Marshall, John M.
Place of Birth: Scarbrough (sic)
Date of enlistment: 6 February 1872
Age given at enlistment: 32 9/12
Location on 25 June 1876: At Fort Rice, Dakota Territory
Did he go to Scarborough Fair?
Scarborough, North Yorkshire,
Are you going to Scarborough Fair?
Parsley, sage, rosemary, and thyme.
Remember me to one who lives there,
She once was a true love of mine.
- If the age given on enlistment on 6 February 1872 is correct then, at 32 years 9 months, Farrier John Marshall was somewhat older than the average new recruit. He joined the U.S. Army at Cincinnati, Ohio, signed on by Lt Myles Moylan, 7th Cavalry, and described as having blue eyes, light hair, a fair complexion, 5′ 6″ tall, previously employed as a labourer.
- Marshall was sent to St Louis Barracks where, on 21 February, he was transferred to the 7th Cavalry and two days later joined Company H at Nashville Tennessee, which was engaged on Reconstruction duty. He was appointed company farrier on 28 October, to date from 1 September, the same year.
- He was with his company on the Yellowstone Campaign (1873) and Black Hills Expedition (1874).
- On 5 May 1876, possibly due to temporarily being a patient in the post hospital, Marshall was left in charge of privates Francis Pittet and David (or Daniel) Tapley at Fort Rice to guard Company H’s property and to tend the large garden there. Consequently he did not take part in the Little Big Horn Campaign.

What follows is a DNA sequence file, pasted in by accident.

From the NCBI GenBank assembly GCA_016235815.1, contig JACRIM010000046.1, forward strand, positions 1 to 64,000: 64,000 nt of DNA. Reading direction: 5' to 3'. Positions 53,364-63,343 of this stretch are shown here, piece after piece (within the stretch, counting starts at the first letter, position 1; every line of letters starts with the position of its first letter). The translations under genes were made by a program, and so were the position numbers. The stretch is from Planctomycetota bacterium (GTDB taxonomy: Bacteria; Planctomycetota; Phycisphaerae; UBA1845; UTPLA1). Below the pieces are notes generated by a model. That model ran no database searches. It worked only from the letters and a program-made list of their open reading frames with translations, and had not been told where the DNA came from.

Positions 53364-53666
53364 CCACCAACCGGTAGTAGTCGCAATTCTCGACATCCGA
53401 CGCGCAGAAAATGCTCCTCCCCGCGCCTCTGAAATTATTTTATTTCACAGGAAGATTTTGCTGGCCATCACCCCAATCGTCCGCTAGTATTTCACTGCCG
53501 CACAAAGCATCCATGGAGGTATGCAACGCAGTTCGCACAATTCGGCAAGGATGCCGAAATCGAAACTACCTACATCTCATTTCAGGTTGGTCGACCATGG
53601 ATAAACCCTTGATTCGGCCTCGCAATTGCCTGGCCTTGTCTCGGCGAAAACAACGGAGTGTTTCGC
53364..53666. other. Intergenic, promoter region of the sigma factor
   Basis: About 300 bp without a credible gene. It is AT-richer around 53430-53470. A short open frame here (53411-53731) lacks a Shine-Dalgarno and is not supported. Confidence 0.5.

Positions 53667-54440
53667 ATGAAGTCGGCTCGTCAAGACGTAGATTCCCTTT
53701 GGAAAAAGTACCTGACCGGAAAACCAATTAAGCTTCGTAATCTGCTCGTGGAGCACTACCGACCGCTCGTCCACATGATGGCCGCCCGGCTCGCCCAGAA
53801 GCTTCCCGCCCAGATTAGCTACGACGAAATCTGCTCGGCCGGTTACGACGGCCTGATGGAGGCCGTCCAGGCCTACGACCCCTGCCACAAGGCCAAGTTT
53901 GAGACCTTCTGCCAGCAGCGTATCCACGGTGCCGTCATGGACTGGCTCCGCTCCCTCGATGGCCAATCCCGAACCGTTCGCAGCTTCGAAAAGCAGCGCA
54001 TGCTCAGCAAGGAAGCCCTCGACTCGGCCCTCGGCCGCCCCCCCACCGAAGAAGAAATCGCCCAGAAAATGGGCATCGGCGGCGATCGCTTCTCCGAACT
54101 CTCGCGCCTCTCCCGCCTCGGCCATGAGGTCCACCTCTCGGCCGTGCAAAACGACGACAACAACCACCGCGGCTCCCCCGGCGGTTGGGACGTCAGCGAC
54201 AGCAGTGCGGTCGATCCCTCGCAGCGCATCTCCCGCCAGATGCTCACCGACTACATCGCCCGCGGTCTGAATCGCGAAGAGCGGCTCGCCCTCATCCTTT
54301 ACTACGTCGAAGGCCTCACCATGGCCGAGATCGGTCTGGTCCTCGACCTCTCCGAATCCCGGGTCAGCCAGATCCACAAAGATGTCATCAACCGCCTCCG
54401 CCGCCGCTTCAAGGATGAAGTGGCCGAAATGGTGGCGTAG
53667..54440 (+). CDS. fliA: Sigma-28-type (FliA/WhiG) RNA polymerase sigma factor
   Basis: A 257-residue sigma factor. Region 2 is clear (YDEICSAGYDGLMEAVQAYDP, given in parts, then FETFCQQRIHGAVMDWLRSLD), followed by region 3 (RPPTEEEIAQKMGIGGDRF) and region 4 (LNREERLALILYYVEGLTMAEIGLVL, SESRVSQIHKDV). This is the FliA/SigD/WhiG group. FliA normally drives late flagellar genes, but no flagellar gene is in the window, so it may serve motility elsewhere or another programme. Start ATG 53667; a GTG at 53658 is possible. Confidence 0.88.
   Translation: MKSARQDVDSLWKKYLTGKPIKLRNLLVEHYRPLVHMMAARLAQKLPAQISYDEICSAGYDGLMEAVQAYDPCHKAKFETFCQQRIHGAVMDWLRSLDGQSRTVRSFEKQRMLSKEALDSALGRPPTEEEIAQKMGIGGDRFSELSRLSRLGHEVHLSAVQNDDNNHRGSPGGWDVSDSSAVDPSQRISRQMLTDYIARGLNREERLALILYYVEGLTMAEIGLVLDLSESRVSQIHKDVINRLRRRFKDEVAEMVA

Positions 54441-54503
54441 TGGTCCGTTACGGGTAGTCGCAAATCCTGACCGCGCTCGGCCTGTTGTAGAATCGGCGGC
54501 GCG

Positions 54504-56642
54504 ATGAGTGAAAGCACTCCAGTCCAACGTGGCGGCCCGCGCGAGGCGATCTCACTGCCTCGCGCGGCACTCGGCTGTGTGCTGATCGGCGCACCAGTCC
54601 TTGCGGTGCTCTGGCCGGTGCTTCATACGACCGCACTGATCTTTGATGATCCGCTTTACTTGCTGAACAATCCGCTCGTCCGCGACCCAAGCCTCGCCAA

- He was discharged at Fort Rice on 6 February 1877, a farrier of good character and re-enlisted at the same place on 8 January 1878 by his company commander, Captain Frederick Benteen. On this occasion however Marshall said he was 35 years-old (i.e. born 1843 or more likely 1842?), a butcher, born in a place (in England) that this writer has not yet been able to decipher from the entry in the U.S. Register of Enlistments. It ends in ‘ford’ – no county given – though there is no village or town in Yorkshire that even remotely matches this spelling.* Clearly, this puts his claim of being born in Scarborough very much in doubt and, in common with so many other troopers, his true identity must continue to be uncertain.
- Marshall deserted from Fort Lincoln on 10 May 1879.
- His fate is not known.
- (*) Can you help? The Editor invites visitors to this site to consult the U.S. Register of Enlistments for 8 January 1878 to see if they can read the place of ‘Marshall’s’ birth. He would very much like to hear from you.